“No-Label” Explosion Versus Diversity in the Workforce
June 24, 2020
It seems we are living in an age where 1960’s racial and gender reporting requirements are archaic. More workers are not identifying themselves by race/ethnicity and/or gender when applying for positions or when onboarding.
This situation creates tension, especially for those employers who have to file government forms such as the EEO-1 report or affirmative action plans (AAPs). These reports do not have “unknown” as a category (except for applicant flow for AAPs). Employers often wonder how to report since the employee is not required to complete any self-identification forms. Therefore, employers have to walk a line to do visual IDs.
California is more progressive for state reporting purposes. In 2017 California passed a law to recognize a third gender option on state-issued IDs, driver’s licenses, and birth certificates. The new law also makes it easier for California residents to change their legal gender to male, female, or nonbinary. Yet, employers still have to report on traditional gender categories for EEO-1 and other federal demographic reporting. Oregon, Vermont, Washington, and Washington DC also allow for non-binary reporting.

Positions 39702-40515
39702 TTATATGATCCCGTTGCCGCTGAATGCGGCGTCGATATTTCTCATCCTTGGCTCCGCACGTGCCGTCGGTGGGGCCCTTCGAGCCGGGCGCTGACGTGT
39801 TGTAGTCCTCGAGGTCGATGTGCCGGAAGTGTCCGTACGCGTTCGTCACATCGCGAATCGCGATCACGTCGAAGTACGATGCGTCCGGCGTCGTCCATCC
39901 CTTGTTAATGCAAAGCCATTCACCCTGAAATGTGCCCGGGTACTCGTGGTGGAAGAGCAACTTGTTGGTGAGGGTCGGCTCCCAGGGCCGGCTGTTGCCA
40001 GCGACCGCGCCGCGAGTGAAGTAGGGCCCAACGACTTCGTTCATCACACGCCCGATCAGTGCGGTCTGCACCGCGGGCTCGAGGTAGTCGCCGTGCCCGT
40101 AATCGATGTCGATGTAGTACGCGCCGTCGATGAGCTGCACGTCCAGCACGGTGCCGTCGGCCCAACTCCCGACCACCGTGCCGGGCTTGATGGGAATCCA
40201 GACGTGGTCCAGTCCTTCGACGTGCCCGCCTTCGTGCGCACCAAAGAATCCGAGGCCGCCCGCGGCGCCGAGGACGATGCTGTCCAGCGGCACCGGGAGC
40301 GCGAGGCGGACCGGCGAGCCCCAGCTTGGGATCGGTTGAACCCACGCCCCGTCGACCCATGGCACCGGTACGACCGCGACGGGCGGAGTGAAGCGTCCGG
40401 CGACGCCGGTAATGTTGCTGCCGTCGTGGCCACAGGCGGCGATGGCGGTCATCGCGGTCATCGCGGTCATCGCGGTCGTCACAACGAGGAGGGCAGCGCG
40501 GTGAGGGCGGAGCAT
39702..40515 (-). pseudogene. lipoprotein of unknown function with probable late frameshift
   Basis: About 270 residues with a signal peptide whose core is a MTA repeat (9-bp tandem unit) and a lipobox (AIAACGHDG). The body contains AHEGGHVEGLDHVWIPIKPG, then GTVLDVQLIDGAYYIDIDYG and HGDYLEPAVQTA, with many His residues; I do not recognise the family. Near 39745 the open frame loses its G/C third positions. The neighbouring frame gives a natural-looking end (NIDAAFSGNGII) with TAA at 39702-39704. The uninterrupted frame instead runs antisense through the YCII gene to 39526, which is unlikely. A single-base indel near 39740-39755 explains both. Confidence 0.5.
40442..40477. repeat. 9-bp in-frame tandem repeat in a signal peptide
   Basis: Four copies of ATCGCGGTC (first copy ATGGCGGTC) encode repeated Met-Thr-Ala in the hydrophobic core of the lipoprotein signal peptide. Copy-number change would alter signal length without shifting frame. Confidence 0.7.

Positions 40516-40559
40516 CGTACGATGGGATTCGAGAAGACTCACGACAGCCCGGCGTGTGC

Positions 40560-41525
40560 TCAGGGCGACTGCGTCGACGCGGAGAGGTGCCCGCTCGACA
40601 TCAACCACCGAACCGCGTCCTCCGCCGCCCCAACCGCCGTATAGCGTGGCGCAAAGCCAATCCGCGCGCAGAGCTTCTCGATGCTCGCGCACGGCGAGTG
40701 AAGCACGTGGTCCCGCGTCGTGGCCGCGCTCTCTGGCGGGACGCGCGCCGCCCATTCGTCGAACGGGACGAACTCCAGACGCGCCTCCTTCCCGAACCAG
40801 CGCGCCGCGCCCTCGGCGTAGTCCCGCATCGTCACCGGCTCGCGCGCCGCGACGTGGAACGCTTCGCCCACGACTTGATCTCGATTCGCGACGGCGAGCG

What is non-binary? According to the National Center for Transgender Equality, non-binary is defined as “people whose gender is not exclusively male or female, including those who identify with a gender other than male or female, as more than one gender, or as no gender, identifying as a combination of genders or not identifying with either gender at all.”
A recent Pew Research study found that a majority of Americans (57%) say the fact that the U.S. population is made up of people of many different races and ethnicities is a very good thing for the country, and another 20% say this is somewhat good. Furthermore, more than six in ten Americans (64%) say the fact that the U.S. population is made up of people of many different races and ethnicities has a positive impact on the country’s culture.